The Saxon Shore Way continues ahead along a surfaced path to a T-junction near Tile Barn Farm, where the route turns left. The path soon becomes unsurfaced once again before reaching Stoke Road. The route briefly follows Stoke Road to the left before turning off to the right along another muddy footpath, which it follows straight ahead between two large lakes at Abbots Court (picture 5) and all the way to the floodbank beside the River Medway (picture 6). Standing on top of the floodbank I could hear the sounds of the Kingsnorth Power Station off a kilometre or so to the left, but the building itself was hidden in the fog.
The Saxon Shore Way runs along the floodbank in the opposite direction however, passing a couple of WWII pillboxes before reaching the Hoo Marina Park (picture 7). The path descends from the floodbank through a metal kissing gate beside a brick building where I found a convenient step on which to sit down and eat my lunch.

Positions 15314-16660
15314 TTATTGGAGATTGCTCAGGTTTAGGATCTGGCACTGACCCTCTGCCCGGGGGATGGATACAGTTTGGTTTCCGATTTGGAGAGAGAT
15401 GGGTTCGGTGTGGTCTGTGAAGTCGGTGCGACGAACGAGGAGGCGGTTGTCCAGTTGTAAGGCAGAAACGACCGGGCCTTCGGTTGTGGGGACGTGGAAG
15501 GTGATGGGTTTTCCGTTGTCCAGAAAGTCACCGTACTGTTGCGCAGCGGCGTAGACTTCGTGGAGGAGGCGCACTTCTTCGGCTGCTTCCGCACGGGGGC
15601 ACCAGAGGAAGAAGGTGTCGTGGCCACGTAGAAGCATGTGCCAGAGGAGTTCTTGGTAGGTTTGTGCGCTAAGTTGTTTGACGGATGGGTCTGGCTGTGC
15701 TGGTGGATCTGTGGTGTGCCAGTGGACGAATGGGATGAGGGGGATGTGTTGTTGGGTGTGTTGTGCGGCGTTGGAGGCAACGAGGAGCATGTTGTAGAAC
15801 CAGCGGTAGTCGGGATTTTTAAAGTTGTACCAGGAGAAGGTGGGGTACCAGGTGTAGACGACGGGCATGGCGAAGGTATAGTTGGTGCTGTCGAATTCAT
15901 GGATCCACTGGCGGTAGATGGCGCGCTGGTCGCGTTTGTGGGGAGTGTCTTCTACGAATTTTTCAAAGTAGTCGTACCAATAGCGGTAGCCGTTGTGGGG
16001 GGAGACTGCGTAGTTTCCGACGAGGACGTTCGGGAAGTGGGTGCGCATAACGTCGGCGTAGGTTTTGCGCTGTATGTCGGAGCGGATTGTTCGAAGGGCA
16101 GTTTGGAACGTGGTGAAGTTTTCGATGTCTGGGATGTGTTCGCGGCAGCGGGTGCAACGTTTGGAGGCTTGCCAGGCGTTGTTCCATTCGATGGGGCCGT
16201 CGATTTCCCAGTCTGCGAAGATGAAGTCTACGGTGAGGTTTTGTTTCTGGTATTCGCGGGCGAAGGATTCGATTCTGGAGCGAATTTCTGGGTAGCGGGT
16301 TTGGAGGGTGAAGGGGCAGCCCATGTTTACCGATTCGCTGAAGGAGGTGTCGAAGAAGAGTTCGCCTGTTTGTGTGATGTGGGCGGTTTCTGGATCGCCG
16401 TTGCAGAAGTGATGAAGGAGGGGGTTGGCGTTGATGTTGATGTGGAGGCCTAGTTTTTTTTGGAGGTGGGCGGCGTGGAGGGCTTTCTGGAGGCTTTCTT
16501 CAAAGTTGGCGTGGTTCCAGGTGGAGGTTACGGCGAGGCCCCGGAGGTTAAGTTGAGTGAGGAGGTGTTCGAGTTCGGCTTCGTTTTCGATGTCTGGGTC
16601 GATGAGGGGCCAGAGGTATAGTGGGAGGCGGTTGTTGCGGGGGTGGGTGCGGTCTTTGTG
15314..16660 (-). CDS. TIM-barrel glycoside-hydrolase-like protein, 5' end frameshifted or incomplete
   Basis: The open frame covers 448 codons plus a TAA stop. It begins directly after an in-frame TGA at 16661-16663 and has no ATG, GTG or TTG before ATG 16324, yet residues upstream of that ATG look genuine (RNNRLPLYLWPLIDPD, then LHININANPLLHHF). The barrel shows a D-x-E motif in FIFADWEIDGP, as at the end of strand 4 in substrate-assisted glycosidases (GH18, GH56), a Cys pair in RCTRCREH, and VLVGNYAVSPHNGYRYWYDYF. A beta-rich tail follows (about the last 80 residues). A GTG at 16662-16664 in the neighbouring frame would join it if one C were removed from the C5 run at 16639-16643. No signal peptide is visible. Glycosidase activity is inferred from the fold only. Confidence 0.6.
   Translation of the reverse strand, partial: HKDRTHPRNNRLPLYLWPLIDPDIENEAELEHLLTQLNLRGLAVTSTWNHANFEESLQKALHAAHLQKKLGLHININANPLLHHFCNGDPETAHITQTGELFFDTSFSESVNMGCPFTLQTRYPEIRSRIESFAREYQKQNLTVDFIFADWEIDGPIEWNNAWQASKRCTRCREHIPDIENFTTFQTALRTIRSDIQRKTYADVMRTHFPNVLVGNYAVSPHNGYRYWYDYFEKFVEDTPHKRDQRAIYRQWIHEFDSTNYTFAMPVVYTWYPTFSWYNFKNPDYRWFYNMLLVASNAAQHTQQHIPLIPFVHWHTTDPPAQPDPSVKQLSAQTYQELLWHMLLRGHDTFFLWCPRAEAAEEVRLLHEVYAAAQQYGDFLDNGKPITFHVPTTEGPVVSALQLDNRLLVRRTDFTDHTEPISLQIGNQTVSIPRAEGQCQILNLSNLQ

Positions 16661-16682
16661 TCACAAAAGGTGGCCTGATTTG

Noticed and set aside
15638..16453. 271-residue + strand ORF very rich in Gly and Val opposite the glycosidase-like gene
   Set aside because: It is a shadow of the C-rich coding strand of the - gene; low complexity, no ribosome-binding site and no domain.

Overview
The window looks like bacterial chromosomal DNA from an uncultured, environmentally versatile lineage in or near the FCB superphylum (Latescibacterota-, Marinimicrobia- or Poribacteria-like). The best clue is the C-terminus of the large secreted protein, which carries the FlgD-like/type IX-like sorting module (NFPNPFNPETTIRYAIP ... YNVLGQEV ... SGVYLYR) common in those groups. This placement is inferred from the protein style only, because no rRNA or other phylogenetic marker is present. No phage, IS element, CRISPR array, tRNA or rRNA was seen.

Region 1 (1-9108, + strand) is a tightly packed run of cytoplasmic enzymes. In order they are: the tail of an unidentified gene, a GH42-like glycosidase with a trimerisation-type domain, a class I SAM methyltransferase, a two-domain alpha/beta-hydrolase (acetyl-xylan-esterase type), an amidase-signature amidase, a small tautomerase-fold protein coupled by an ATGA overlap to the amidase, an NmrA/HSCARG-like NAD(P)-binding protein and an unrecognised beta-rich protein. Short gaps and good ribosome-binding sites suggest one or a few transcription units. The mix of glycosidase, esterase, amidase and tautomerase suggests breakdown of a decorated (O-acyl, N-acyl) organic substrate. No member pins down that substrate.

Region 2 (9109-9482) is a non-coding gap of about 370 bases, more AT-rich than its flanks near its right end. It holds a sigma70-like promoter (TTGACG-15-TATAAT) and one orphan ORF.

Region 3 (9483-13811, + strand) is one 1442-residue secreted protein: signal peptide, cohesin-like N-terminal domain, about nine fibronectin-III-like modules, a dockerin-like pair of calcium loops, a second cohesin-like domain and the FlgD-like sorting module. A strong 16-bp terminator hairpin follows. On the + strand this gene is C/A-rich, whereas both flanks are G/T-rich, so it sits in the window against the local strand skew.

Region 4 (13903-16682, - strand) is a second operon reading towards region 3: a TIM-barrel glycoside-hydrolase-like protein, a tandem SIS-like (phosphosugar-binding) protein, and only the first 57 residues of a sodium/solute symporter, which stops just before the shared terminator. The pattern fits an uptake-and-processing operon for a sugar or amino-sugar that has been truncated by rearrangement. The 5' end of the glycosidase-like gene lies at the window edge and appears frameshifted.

From here, the route follows various unphotogenic footpaths and lanes behind a series of marina buildings and boatyards (picture 8).
Eventually the route leaves the marina behind and runs along the shingle of the riverbank, where a number of old boats can be seen rotting away in the mud (picture 9). In the 18th and 19th centuries, this stretch of the Medway was home to dozens of stripped down old ships, known as "prison hulks", which were used to house large numbers of convicts. Whether the decaying boats in the river today are the remains of prison hulks or of something more modern I am unsure.